Arctic weather cools fish price rise Published: 12 January, 2010
THE high fish prices seen in the UK last week are showing signs of easing, partly due to the near Arctic conditions which have hit the entire country.
With snow affecting transport almost everywhere both the restaurant and retail trade have been badly hit with people putting off going out unless it is necessary.
This has led to a fall off in demand for fish in many parts of the country, but prices have also been affected by slightly improved landings.
At Grimsby yesterday both cod and haddock was selling at around 20 per cent lower than this time last week although trade has remained fairly brisk. Merchants say there are no real supply issues at the moment although a sudden spell of bad weather at sea could change that. Large cod was fetching around £2.60 a kilo and large haddock up to £2.80 a kilo.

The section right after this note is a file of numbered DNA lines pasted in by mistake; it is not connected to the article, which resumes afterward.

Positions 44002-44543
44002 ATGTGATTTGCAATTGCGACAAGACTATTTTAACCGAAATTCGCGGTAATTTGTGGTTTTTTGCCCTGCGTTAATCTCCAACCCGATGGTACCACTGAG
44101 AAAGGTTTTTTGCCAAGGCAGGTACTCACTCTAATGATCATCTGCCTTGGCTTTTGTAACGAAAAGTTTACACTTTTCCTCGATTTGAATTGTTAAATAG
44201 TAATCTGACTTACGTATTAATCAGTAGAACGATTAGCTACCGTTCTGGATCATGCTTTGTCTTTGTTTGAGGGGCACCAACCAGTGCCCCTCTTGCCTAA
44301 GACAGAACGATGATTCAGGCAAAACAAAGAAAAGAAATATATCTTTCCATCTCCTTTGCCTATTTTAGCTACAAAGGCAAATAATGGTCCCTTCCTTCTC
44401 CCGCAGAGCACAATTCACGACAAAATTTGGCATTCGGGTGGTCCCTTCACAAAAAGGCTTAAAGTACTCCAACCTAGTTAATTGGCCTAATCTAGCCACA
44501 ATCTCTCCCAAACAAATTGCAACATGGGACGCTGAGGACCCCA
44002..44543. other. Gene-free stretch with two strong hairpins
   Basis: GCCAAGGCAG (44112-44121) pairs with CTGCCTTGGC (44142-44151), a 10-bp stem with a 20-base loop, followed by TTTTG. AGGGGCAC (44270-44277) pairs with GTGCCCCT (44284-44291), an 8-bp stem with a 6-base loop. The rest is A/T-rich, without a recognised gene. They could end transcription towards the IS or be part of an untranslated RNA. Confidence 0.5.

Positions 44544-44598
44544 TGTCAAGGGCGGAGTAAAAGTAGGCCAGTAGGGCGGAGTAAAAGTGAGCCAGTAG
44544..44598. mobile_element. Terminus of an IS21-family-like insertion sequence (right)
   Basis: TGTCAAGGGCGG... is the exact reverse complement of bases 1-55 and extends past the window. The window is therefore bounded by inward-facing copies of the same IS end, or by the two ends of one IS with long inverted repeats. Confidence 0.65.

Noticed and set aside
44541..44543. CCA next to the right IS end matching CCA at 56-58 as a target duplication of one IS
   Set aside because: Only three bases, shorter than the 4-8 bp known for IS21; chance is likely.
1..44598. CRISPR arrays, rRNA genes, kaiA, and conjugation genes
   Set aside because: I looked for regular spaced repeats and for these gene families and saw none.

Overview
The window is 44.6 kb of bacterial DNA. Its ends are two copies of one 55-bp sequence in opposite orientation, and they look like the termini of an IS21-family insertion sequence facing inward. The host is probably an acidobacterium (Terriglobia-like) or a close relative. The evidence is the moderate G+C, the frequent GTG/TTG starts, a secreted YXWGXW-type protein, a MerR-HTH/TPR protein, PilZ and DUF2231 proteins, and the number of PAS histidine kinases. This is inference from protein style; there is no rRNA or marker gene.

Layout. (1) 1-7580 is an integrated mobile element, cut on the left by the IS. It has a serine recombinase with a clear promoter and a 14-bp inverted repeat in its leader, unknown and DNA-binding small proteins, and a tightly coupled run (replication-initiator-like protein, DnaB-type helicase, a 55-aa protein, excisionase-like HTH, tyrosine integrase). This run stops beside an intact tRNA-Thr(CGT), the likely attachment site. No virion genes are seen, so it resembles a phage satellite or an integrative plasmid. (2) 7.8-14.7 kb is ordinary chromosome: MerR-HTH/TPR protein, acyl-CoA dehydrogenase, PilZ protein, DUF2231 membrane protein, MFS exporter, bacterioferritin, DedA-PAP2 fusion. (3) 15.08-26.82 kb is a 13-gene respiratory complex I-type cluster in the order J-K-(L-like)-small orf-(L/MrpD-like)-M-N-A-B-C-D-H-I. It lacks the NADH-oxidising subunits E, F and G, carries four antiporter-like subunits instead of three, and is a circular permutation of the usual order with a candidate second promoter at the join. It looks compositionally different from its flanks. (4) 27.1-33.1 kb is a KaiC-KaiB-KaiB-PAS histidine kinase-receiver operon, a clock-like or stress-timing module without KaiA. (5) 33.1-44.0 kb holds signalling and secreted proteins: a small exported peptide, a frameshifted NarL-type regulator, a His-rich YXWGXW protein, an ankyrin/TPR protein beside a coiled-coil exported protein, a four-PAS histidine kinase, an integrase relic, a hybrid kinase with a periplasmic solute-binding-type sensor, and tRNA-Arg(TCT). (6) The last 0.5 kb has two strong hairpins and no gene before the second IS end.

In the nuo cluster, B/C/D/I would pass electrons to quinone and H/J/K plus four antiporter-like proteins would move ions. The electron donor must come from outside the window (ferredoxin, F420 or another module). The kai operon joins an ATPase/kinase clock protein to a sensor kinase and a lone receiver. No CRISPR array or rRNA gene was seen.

Leading UK fish supplier M&J Seafoods said there was good availibility of large cod and codlings with prices falling back. There was also better availability of Icelandic container haddock which should also make it cheaper.
The company also says that Norway farmed turbot and halibut will be availibility for most of the week in sizes up to nine kilograms . With the Pacific fishery closed at present the only wild halibut supplies would be from the Atlantic and prices would be high.
Supplies of large Scottish farmed salmon were on the scarce side at present but there were no problems with farmed salmon from Norway. M&J said supplies of sea bass and bream from Greece and Turkey were also good, as were shipments of tuna and swordfish from the Indian Ocean and South America.